Existence of different norms and initiatives to support SPP, with the current focus mainly on energy efficiency. Training workshops are also beginning to provide guidance on how to include SPP criteria in purchases.

Brazil 39 ecolabels currently operating in Brazil and 5 institutions with the capacity of certifying and standardising.

An SPP system is operating through a sustainable product catalogue backed by an SPP legal body.


Burden Shifting is the process of transferring or minimising the impact or issue brought on at one stage by increasing the impact or problem elsewhere. For example, improving the environmental performance of a product in it operational phase by requiring more energy and resource consumption in the manufacturing stage.



Chile 22 ecolabels currently operating in Chile and 6 institutions with the capacity of certifying and standardising.

Using a product catalogue which includes several products with sustainable criteria, with the current focus mainly on energy efficiency. Different norms and initiatives to support SPP are in operation, such as training workshops to provide guidance on how to begin including more SPP criterion in purchases.

Paraguay 11 ecolabels currently operating in Paraguay and 2 institutions with the capacity of certifying and standardising.

Begun a SPP plan with short, mid and long-term policies. Short-term policy (2011-2012) states it will address forestry products and electronic appliances (energy efficiency).

Uruguay 9 ecolabels currently operating in Uruguay and 2 institutions with the capacity of certifying and standardising.

Established an SPP work plan (2012-2016) that involves the inclusion of building materials and electronic appliances (energy efficiency).

The most common ecolabelling initiatives in the SC relate to energy efficiency of electronic equipment, sustainable forest management and the chain of custody of forest based products. In terms of SPP, common initiatives relate to energy efficiency for electronic appliances and office products such as paper and ink cartridges.

Since there is still much room for growth in these programmes across all SC counties, there is a promising opportunity for progressing towards more sustainable consumption and production patterns through regional cooperation. Rather than each SC country pursuing its own agenda, a regional approach provides a practical solution to the need of providing easy and reliable

information about the environmental performance of products. A regional approach does not only save time and resources; it also creates a scope for stronger cooperation on a number of issues related to ecolabelling and SPP, such as trade, resource efficiency and industrial development (AMPHOS 21, 2011). Examples of regional ecolabelling approaches are the EU Flower, the Nordic Ecolabel and the more recent African Ecolabelling Mechanism, which is still under development. This study, which is part of the project, “Seizing ecolabelling and sustainable public procurement opportunities in the Southern Cone (SC) region,” led by UNEP in conjunction with the Nordic Council of Ministers, aims at assessing and advancing the strategies at the level of SC countries towards the development of a regional cooperation on ecolabelling and promoting the role of SPP. More specifically, the study intends to:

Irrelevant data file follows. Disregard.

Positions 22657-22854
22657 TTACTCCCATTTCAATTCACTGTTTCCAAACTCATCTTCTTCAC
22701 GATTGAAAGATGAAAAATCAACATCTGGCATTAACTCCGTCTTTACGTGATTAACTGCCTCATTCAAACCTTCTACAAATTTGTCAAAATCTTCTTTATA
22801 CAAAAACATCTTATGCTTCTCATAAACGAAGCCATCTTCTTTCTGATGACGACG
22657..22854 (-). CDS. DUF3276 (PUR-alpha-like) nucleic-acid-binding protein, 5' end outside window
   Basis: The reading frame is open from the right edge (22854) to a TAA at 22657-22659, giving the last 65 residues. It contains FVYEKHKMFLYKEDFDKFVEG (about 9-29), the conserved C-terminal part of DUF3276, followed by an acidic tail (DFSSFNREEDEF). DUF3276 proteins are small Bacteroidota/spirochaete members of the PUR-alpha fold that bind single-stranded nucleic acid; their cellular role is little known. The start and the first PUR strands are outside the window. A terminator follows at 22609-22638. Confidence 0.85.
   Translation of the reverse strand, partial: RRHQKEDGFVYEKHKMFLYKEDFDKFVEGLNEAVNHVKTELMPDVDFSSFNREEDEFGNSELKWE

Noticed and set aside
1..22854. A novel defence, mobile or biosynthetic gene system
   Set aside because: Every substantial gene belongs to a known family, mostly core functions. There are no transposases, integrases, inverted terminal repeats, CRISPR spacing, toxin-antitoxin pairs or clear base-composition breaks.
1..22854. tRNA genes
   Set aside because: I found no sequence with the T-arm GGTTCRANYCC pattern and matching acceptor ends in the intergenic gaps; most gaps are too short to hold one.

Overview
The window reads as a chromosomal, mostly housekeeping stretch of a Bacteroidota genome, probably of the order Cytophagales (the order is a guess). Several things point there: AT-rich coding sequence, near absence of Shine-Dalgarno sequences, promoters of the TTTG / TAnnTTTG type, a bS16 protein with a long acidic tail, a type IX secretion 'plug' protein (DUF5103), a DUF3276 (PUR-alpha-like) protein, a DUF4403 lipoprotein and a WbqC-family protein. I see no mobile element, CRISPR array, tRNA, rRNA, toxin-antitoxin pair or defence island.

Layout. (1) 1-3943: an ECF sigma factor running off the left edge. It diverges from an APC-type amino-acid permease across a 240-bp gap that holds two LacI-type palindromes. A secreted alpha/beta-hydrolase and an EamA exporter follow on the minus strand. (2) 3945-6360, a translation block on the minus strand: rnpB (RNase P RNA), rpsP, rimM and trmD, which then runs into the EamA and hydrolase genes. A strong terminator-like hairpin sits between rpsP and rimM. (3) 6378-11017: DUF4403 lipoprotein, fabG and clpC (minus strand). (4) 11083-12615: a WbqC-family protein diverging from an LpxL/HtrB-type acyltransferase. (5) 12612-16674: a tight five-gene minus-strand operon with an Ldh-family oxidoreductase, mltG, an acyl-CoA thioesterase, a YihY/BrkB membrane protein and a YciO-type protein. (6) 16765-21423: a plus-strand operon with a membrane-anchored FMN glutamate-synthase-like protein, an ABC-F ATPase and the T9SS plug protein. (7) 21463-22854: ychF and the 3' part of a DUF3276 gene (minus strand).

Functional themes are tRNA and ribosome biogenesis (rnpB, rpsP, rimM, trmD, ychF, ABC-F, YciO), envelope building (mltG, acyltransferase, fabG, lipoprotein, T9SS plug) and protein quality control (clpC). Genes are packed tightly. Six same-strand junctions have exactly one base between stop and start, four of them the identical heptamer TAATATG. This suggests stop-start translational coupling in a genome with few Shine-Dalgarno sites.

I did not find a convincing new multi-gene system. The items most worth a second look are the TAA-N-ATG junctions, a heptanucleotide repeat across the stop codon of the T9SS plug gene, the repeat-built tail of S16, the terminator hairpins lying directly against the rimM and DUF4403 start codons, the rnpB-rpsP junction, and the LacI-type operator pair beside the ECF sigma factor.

 Provide an assessment of the SC context with respect to conditions needed for regional cooperation on ecolabelling;

 Present an overview of various ecolabelling and sustainable public procurement initiatives that exist in the SC region;

 Identify priority sectors for consideration in terms of their potential for ecolabelling and public procurement;

 Define a strategy and options for cooperation; and

 Describe a recommended way forward for the establishment of regional cooperation.


In order to effectively carry out this study, the following five stages were carried out:

1. Literature Review: Information on ecolabelling and SPP information was collected from internet sources, publicly available reports, and scientific journals.


11 2. Expert Interviews: A series of interviews with experts in the areas of ecolabelling and

sustainable public procurement both in the Northern Hemisphere and the SC were conducted where a total of 18 experts were interviewed. Following from this, a list of research questions were sent to follow up on the report´s proposed recommendations, including a list of strategies for a SC regional cooperation, pilot sectors, and key


3. Draft Report Production: A draft report presenting the research findings and proposed final recommendations was delivered to the UNEP and the SC regional stakeholder for review and feedback.

4. Regional Workshop: A regional workshop was conducted in order to discuss the report´s findings and proposed recommendations in order to provide additional insight from SC stakeholders in a more inclusive arrangement.